Besides relaxing and enjoying your soak, my last advice is to return to where we started. Snow! All your maintenance and preparation won’t help if you can’t get to your hot tub. So keep it cleared and ready!
Hot tubbing in winter is not only a delightful experience but also a beneficial one for both your physical and mental well-being. Whether you’re an avid winter enthusiast or seeking warmth in the cold, a hot tub provides a sanctuary for relaxation and health. From preventing injuries to managing arthritis flare-ups and boosting the immune system, the advantages are numerous.
To fully enjoy winter hot tubbing, preparation is key. Clearing snow around your hot tub, using heated snow mats, and choosing appropriate footwear and outerwear contribute to a more comfortable experience. Hydration, mindful soaking time, and a well-thought exit plan are crucial for a safe and enjoyable winter soak.
The hot tub isn’t just an individual retreat; it’s also a social space for friends and family, offering a winter playground for outdoor gatherings. To enhance the experience, consider adding outdoor fire pits, freestanding heaters, or even a gazebo.
Maintenance during the winter months requires additional attention. Regular water changes, a sturdy cover, and proper temperature management are essential. While occasional hot tub use in winter is a treat, consistently monitoring water balance, sanitation levels, and precautions for power outages ensure a hassle-free experience.
In the end, amid all the maintenance and preparation, the reminder is simple: don’t let snow become a barrier between you and your hot tub oasis. Keep it cleared and ready, and let the soothing warmth of the hot tub make your winter days truly enjoyable.
As you embrace winter hot tubbing, consider these next steps to enhance your experience:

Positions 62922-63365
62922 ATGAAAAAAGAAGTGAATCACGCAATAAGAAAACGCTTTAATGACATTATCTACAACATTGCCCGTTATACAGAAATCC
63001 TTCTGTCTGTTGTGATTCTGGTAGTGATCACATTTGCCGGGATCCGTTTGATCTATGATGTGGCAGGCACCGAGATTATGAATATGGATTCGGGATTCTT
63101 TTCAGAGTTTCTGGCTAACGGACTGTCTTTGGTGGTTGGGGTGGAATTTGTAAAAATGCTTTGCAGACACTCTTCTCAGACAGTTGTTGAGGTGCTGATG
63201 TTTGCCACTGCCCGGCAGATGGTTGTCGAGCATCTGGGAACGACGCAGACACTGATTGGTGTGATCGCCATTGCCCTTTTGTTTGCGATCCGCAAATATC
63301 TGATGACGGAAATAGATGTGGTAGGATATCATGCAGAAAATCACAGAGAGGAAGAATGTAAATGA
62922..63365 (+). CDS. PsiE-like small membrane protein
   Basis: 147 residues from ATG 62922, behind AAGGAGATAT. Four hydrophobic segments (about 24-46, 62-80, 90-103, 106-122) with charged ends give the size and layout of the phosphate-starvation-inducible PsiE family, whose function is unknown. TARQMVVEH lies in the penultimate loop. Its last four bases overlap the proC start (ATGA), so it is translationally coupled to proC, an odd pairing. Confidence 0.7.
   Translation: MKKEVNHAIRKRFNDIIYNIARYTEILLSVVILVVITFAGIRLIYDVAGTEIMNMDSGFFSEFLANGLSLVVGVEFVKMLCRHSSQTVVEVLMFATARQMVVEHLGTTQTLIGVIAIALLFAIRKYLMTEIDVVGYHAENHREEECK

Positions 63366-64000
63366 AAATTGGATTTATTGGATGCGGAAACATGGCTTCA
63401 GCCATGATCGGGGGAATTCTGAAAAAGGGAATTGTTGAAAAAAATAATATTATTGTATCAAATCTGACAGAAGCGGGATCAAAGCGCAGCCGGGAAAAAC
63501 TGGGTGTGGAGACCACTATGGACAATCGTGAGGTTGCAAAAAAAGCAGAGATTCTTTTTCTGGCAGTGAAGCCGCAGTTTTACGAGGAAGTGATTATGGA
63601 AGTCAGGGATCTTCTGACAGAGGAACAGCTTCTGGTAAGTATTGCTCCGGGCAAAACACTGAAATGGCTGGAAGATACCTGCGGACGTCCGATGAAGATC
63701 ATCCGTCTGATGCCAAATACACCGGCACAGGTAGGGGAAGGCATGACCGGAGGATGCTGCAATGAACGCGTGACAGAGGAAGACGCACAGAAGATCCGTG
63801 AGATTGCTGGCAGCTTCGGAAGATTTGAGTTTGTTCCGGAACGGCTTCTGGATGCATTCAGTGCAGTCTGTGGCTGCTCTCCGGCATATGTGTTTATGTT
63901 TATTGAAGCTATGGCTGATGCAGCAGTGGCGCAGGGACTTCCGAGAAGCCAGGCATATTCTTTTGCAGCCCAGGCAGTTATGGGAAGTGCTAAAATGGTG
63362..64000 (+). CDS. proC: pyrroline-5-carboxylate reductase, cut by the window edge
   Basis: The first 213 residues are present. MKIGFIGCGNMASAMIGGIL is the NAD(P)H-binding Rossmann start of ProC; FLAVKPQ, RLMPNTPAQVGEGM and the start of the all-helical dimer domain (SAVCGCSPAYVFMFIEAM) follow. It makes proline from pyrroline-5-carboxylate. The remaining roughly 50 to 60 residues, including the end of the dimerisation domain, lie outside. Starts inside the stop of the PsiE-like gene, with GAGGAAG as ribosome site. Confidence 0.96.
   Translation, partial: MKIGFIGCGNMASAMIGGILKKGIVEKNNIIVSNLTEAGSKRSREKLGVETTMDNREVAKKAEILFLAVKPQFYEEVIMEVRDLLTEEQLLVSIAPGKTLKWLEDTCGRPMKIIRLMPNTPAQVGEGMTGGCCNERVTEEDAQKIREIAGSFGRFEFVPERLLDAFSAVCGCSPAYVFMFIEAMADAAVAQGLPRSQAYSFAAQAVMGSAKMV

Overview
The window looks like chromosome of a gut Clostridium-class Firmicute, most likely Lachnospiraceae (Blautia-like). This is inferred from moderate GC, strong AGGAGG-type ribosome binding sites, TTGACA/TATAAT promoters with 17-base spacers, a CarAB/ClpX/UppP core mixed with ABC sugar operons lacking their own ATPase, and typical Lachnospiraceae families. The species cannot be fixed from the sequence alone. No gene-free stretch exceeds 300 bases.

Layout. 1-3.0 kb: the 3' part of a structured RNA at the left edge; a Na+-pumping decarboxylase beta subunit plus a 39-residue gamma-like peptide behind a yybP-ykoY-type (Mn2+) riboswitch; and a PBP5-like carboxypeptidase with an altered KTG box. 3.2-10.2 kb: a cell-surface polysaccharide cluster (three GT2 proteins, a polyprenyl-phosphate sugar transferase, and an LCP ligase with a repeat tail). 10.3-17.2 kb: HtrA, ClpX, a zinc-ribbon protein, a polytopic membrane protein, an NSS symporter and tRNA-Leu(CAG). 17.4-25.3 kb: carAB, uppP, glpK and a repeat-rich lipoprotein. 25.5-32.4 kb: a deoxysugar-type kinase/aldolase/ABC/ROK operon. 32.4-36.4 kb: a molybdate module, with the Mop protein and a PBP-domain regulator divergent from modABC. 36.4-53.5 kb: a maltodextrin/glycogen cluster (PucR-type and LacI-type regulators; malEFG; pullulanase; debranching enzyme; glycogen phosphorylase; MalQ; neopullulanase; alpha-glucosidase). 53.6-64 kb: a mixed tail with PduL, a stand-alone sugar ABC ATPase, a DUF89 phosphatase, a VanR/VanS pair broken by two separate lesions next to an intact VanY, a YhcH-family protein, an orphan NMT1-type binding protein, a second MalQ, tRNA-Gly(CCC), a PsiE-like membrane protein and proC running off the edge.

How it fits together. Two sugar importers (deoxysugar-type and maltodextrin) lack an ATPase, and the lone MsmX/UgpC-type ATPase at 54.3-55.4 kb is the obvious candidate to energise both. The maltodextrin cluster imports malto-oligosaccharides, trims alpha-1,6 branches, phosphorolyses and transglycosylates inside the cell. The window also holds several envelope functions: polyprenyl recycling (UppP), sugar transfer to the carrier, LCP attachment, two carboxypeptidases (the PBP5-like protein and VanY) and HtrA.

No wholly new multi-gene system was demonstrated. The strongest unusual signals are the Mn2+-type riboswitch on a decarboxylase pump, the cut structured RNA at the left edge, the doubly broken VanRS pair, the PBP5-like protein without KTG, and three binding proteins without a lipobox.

Invest in winter-specific accessories to make your hot tub sessions even more comfortable. Thermal blankets, insulated covers, and hot tub enclosures can help retain heat, ensuring you get the most out of your soak.
Elevate your hot tub experience with aromatherapy. Choose scents like eucalyptus or lavender to enhance relaxation. There are various scented crystals and oils designed specifically for hot tub use.
Create an entertainment setup around your hot tub. Weather-resistant speakers, waterproof LED lights, or a waterproof tablet holder can add entertainment to your winter hot tub sessions.
Regular Maintenance Routine:
Establish a routine for regular hot tub maintenance. This includes checking water chemistry, cleaning filters, and inspecting the hot tub components. Consistent upkeep will prolong the life of your hot tub and ensure a safe environment.
Consider winter landscaping around your hot tub area. Evergreen plants, strategic lighting, and winter-friendly decor can create a cozy ambiance, inviting your hot tub space even in colder months.
Organize winter-themed gatherings with friends and family. Plan hot tub parties with warm beverages, winter snacks, and perhaps a bonfire nearby. Make the most of your outdoor space during the winter season.
By incorporating these next steps, you can elevate your winter hot tubbing experience and make it a cherished and rejuvenating part of your cold-weather routine.